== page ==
Encouraged by Smy's article Mrs. Evelyn Drew of Picton, a long time member of Bay of Quinte Branch, and Edgar Clow, of Brockville, Col. Edward Jessup Branch, both descendants of Sarah, commenced laying plans to spearhead a campaign to erect a memorial to Sarah and made their intention known in a letter to The Loyalist Gazette in the spring of 1990. Mrs. Drew and Clow invited contributions from fellow descendants. A memorial, it was hoped, would be in place in September, 1991, to coincide with the 200th anniversary of Sarah's death.
In the spring 1991 issue of The Gazette. Barbara Hopper of Nepean, another descendant who had joined the original team, wrote a complete, well researched article on the life of Mrs. McGinness, entitling it "A Stone for Sarah". This phrase became the rallying cry for the project, which now had another descendant on board in the person of Mrs. Catherine Evans of the Kingston branch. It was Mrs. Evans' research that resulted in the eventual placing of "the Stone" in St. John's Cemetery in Bath.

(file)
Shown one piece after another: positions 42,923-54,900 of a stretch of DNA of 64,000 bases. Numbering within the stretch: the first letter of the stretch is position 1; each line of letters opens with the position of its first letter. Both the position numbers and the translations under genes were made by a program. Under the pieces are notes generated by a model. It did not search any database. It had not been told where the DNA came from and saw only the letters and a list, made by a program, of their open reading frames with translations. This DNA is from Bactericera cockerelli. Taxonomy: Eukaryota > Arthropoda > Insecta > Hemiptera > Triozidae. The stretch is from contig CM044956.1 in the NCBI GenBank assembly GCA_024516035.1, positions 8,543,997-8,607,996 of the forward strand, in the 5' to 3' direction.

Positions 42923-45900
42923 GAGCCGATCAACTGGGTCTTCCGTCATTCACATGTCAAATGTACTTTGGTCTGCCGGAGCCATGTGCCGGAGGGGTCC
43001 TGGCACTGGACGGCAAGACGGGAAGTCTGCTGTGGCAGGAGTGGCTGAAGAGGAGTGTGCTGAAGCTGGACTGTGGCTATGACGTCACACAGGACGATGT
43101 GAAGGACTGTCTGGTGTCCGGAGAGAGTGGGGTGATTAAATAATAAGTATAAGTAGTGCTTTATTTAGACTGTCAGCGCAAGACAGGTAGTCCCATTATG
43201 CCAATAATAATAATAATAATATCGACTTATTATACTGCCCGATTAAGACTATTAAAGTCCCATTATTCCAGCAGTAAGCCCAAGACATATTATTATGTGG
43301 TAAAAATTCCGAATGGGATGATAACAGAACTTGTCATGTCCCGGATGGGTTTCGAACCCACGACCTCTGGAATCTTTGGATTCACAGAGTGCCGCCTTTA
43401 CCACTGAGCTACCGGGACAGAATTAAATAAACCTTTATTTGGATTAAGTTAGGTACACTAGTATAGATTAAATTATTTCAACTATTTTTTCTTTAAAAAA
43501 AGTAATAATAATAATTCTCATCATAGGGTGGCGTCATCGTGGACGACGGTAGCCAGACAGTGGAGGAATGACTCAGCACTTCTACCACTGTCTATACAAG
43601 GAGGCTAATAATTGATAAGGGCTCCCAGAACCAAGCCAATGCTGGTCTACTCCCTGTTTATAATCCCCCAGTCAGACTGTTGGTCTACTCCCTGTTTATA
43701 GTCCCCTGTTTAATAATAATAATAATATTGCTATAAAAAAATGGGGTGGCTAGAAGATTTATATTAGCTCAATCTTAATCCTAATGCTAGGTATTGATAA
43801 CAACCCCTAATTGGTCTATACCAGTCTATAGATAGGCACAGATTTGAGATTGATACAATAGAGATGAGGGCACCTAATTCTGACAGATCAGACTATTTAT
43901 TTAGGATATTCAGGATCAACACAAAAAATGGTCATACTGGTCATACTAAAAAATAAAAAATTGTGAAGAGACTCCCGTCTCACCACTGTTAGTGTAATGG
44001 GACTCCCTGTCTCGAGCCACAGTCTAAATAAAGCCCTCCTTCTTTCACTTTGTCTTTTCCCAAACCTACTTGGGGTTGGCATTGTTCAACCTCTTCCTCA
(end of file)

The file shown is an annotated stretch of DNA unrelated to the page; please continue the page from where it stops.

Meanwhile, plans were taking shape for the memorial itself, the wording of the plaque, the participation of the then Ontario Ministry of Culture and Communications, which helped fund the plaque, the plans for the unveiling ceremony on the 200th anniversary of Sarah's death, September 8th, 1991.